(Guest correspondent Zoe Kovacs tells us about the ‘How to Make a Beautiful Garden’ Study Day held yesterday at Trereife.)
We started off the morning with coffee and a lot of talk about plants and our interest in gardening. Study Day leader Dr Laura de Beden showed us an amazing slide show which started with a photo of a rough garden which we all knew to be a ‘before’ photo.
Throughout the day we saw many examples of the progress of different gardens that Laura has designed, which made our own projects certainly less daunting as we could see how things can be transformed. She showed us vistas, space and light within even the smallest of gardens.
She also commented on how and why we buy plants – it was hilarious and true. We buy plants on sunny days when we are feeling good. We buy them for their unusual names and odd looks and for the ‘wow’ factor. We then keep them in pots for a while, before plonking them anywhere there is a space in our overcrowded garden! We plonk them everywhere, which makes most of us plonkers – Laura’s very words and oh how true!
During the day we were shown how to place plants to draw the eye to different things in order to create harmony, how to choose the structure of our gardens before planting and how to keep them fun and full of surprises.
After lunch we split into small groups and were let loose on the garden at Trereife to see what we would pull, tweak or demolish in order to create our own masterpieces. Liz Le Grice took this very well and thank goodness the plans for a circus weren’t implemented. It was an interesting project and we had some good discussions about our ideas.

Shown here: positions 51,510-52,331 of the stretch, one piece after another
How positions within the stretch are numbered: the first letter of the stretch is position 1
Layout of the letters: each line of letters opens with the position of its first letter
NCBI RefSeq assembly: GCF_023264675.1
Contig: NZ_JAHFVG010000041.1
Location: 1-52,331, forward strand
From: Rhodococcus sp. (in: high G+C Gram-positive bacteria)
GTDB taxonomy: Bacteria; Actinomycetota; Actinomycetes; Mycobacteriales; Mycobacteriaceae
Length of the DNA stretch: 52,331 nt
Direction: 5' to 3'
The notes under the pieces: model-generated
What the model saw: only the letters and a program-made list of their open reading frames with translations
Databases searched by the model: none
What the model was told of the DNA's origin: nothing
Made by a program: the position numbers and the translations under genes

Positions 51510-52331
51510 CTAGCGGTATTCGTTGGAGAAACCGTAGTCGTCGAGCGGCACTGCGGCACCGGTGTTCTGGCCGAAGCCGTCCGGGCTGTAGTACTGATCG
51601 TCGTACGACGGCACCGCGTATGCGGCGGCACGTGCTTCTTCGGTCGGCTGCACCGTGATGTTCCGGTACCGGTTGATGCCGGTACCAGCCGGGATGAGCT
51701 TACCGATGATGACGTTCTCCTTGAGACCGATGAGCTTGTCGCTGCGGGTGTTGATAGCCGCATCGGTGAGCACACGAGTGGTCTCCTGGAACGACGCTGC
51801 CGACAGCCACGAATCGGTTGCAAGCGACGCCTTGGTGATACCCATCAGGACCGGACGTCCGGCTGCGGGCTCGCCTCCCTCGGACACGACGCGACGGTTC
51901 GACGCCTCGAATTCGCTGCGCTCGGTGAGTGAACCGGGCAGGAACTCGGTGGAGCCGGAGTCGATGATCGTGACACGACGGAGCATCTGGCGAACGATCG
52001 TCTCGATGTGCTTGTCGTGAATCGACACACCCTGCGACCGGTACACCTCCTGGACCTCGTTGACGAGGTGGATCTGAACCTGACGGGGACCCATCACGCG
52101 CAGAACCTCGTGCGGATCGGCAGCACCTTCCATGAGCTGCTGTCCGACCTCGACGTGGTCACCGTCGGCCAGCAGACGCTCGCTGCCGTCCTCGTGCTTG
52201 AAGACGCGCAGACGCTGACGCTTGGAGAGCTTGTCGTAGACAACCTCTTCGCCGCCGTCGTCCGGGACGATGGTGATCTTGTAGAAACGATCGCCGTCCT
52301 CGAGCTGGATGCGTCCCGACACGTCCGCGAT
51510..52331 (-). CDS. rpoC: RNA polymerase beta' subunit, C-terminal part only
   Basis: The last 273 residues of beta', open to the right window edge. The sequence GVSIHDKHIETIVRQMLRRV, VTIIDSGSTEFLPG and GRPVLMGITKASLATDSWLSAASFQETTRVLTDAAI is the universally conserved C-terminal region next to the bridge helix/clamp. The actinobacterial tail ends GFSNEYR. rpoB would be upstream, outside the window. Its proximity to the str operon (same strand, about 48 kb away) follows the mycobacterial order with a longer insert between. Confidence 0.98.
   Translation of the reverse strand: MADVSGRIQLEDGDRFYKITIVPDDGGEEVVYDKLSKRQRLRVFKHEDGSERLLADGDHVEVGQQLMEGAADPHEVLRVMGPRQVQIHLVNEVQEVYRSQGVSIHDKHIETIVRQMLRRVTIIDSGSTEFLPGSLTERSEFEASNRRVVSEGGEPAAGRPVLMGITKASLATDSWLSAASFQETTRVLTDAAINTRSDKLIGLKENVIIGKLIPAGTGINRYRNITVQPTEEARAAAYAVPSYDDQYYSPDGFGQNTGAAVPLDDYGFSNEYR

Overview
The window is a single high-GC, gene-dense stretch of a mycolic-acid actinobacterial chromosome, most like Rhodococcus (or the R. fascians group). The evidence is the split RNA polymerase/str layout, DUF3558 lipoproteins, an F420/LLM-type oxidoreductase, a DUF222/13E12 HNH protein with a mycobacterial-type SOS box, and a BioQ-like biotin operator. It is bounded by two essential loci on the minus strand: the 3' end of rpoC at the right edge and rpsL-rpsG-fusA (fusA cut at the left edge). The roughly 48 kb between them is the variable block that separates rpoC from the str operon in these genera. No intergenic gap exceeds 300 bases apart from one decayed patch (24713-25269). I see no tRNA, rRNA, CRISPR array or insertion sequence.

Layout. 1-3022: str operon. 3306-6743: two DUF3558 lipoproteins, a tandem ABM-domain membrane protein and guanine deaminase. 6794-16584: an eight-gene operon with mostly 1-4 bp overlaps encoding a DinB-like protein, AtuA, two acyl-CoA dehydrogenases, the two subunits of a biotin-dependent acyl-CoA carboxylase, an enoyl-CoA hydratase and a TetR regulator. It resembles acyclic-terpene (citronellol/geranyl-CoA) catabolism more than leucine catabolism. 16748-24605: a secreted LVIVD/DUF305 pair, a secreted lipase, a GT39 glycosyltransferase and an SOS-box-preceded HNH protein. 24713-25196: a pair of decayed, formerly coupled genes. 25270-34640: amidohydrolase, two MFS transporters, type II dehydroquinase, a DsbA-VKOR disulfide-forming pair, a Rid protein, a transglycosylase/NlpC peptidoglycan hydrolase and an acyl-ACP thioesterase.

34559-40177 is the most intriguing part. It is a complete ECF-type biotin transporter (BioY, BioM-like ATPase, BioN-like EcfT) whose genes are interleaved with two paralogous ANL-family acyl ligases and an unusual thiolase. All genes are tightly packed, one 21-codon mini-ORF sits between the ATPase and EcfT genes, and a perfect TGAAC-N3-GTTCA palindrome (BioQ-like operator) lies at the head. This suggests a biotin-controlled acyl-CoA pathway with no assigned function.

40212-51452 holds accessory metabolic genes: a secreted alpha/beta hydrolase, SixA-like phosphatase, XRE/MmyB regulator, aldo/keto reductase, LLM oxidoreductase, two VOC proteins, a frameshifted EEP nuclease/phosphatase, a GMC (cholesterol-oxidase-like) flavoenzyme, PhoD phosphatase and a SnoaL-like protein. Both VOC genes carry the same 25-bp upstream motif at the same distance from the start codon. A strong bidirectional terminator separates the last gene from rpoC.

We then settled into the last lot of slides and saw examples of how painting, sculpture and even rugs can influence planting through both colour and design. One of the gardens made by Laura was influenced directly by the palette and brush strokes of a close-up of a painting by Degas (I think). It was predominantly yellow, purple and green, and it was amazing how similar the feel of the garden was to the painting. Laura also showed us photos of sculptures in gardens and told us how to place them, which we all know about but very rarely do.
It was a brilliant day, full of laughter, interest and even a bit of danger as the easel kept on trying to throw itself at Laura. She was a great speaker and an inspiration to all of us.